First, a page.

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Sonoma Land Trust attains national accreditation

Your land trust is celebrating the fact that our application for accreditation has been approved by the Land Trust Accreditation Commission. Sonoma Land Trust is now one of only 207 land trusts across the country to have been awarded accreditation since the first land trusts were accredited in 2008. Read more

Burrowing owl

Being an accredited land trust allows Sonoma Land Trust to display this accreditation seal, a mark of distinction in land conservation, indicating that we meet national standards for excellence, uphold the public trust and ensure that conservation efforts are permanent.


What’s New?

Award-winning conservation leader
Dave Koehler selected as executive director
He will start April 16

Gualal River

The Sonoma Land Trust board of directors has chosen award-winning conservation leader Dave Koehler as the organization’s new executive director, succeeding Ralph Benson who retired at the end of February after 12 years. Koehler (pronounced Kay-ler) has served as the executive director of the San Joaquin River Parkway and Conservation Trust since 1990, where he enjoys a reputation for innovation and collaborative conservation, having guided the organization through the planning and establishment of the San Joaquin River Parkway, a 23-mile greenway of conservation lands, parks, trails and river access.

Read more

We’re in the game to protect the 30,000-acre Gualala Redwoods forest

Gualal River

February 9, 2015 —A coalition of conservation groups with visions of riverfront parkland, environmentally friendly forestry practices and watershed preservation have submitted a bid on 30,000 acres of redwood timber holdings and bluff-top land at the mouth of the Gualala River, straddling Sonoma and Mendocino counties.

Read Press Democrat article

SAVED: Curreri property in the Sonoma Valley Wildlife Corridor!

Ralph Benson

October 30, 2014 — Today, Sonoma Land Trust closed escrow on 29 acres known as the “Curreri property,” which sits in the “pinchpoint” of the imperiled Sonoma Valley Wildlife Corridor. “The importance of this acquisition belies its smaller acreage,” says project manager John McCaull. “Like a puzzle, sometimes it is the smaller pieces that make everything come together.” Upon closing, the Land Trust immediately transferred the property to Sonoma County Regional Parks to be added to the 162-acre Sonoma Valley Regional Park. Along with its value for wildlife, the Curreri property offers panoramic views of the Sonoma Valley, Sonoma Mountain, the Mayacamas Range, and San Pablo and San Francisco Bays. “For my family, this is a legacy issue,” says seller Paul Curreri. “Our land is really more valuable as a place where children can connect with nature and wildlife can continue to roam.”

Click here for a map and more information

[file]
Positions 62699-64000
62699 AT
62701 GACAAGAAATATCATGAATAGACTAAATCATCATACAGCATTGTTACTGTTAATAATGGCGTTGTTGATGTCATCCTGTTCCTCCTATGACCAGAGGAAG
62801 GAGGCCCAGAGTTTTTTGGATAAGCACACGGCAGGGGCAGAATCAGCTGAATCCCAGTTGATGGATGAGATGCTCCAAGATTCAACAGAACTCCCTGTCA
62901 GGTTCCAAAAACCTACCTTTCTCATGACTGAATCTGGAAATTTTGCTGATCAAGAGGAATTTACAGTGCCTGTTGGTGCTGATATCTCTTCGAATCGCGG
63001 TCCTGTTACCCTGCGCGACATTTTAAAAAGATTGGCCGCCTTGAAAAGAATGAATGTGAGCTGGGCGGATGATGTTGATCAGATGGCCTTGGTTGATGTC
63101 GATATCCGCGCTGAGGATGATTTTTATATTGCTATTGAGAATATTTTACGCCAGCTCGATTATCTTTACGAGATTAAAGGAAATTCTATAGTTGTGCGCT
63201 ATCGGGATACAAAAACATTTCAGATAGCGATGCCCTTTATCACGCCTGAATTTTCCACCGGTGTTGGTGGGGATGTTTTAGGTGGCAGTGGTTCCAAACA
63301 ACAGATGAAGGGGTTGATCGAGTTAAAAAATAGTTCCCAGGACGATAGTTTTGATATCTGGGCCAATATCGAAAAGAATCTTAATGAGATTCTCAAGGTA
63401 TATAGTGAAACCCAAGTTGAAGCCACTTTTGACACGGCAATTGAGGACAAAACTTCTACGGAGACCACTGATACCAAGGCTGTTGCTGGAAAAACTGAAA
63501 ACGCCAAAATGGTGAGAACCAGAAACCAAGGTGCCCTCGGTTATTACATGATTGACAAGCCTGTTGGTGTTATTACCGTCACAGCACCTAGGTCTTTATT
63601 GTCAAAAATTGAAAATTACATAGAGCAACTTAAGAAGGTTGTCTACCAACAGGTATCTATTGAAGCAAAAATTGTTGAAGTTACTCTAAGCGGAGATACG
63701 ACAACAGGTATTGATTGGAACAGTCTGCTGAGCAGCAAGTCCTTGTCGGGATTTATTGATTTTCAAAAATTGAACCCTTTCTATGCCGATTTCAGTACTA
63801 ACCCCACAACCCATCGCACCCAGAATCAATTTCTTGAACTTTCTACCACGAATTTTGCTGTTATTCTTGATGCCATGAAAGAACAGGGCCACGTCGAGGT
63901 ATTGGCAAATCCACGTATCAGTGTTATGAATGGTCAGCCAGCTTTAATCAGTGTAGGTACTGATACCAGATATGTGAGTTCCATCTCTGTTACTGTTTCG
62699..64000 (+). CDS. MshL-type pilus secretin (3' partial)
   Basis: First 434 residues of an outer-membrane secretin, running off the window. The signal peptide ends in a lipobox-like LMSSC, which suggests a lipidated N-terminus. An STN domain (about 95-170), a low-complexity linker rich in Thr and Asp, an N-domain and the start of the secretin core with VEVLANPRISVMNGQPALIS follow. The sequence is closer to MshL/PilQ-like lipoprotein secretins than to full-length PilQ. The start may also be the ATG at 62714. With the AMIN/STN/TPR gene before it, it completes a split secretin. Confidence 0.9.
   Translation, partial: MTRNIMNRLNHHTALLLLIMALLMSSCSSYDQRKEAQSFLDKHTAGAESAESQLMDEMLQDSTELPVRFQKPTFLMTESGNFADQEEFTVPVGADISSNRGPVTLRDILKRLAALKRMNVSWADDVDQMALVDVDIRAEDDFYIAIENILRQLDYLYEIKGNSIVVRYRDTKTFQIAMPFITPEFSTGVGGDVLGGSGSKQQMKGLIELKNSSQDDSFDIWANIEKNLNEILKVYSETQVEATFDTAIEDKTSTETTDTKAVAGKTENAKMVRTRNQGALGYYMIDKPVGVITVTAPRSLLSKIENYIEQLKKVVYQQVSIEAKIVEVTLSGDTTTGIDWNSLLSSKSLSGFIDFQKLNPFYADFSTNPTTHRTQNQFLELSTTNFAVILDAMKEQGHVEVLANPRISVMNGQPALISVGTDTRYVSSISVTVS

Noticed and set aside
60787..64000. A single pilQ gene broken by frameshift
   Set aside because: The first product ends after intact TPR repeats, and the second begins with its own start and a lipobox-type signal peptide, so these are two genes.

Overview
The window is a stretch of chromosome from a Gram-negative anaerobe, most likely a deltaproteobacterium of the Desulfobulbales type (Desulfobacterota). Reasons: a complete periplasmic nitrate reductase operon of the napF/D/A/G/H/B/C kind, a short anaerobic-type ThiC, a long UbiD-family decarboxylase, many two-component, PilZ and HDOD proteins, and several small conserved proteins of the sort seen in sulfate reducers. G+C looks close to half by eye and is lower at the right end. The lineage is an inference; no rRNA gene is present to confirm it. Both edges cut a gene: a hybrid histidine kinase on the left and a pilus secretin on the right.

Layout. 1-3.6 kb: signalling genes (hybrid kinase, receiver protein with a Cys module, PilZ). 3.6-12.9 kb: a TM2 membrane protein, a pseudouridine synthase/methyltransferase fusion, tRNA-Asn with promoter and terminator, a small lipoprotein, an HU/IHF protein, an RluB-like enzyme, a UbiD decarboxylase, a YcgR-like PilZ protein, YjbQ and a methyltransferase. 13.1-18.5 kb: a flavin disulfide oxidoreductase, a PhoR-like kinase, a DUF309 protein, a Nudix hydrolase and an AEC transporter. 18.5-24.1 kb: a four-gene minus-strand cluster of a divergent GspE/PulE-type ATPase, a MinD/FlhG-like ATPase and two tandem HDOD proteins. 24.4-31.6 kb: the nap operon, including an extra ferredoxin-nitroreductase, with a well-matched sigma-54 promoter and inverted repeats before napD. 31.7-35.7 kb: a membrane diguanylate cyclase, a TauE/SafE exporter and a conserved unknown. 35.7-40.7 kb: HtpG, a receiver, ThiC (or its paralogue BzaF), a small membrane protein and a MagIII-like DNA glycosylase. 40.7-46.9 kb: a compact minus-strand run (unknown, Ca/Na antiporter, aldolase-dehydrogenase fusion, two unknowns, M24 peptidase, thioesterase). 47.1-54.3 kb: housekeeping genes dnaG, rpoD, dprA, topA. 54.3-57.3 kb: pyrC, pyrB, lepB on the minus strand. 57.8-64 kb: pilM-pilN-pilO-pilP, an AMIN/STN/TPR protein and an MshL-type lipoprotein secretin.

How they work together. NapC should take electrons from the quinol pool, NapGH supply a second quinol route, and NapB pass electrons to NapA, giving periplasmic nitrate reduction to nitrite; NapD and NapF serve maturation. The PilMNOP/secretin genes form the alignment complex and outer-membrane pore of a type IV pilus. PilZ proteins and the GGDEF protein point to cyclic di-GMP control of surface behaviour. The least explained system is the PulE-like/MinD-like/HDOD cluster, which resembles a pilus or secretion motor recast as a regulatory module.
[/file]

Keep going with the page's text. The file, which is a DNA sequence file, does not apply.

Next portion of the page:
Read Press Democrat article
Read Sonoma Index-Tribune article

We’ve saved Pole Mountain — the highest point on the Sonoma Coast!

Sears Point restoration
If you look closely, you can see the fire lookout on the very top of Pole Mountain. Photo by Stephen Joseph Photography.

June 30, 2014 —Today, nearly a year to the day of signing the purchase contract, Sonoma Land Trust has closed escrow on Pole Mountain Preserve, which, at 2,204 feet, is the highest peak along the Sonoma Coast. A longtime conservation priority, Pole Mountain’s 238 acres connect the Jenner Headlands with Little Black Mountain Preserve near Cazadero. With the only building being an historic and still-active fire lookout tower, this acquisition will ensure that the wild and scenic landscape will remain a refuge for wildlife and hikers rather than gated estate homes with vineyards.
Read press release

Fall hikes to Pole Mountain have been scheduled. See the amazing views for yourself!
Register here for hikes

Read our press coverage
Press Democrat
San Francisco Chronicle

Pole Mtn. map

We are building tidal marsh at Sears Point!

Sears Point restoration
Renee Spenst of Ducks Unlimited and Julian Meisler of Sonoma Land Trust describe the Sears Point Wetlands Restoration Project, which will turn 960 acres of diked baylands into tidal marsh, at the June 6 groundbreaking ceremony. Photo by Lance Kuehne Photography.

June 6, 2014 — Today we broke ground! After nearly 10 years of planning and the raising of nearly $18 million, the 2,327-acre Sears Point Ranch along Highway 37, once intended for a casino resort and instead purchased by Sonoma Land Trust in 2005, will soon sport 960 acres of restored tidal wetlands along San Pablo Bay.
Read press release
Read FAQs
Read Sonoma Baylands brochure

Sears Point restoration map

A = Nearly 1,000 acres of future tidal marsh will connect to the earlier Sonoma Baylands restoration site in the background; B = Separated from the tidal marsh by the railroad track and the soon-to-be-built habitat levee, this area will be a focus for seasonal wetland enhancement; and C = Sears Point uplands, nearly 1,000 acres of grasslands, seasonal wetlands and riparian drainages.

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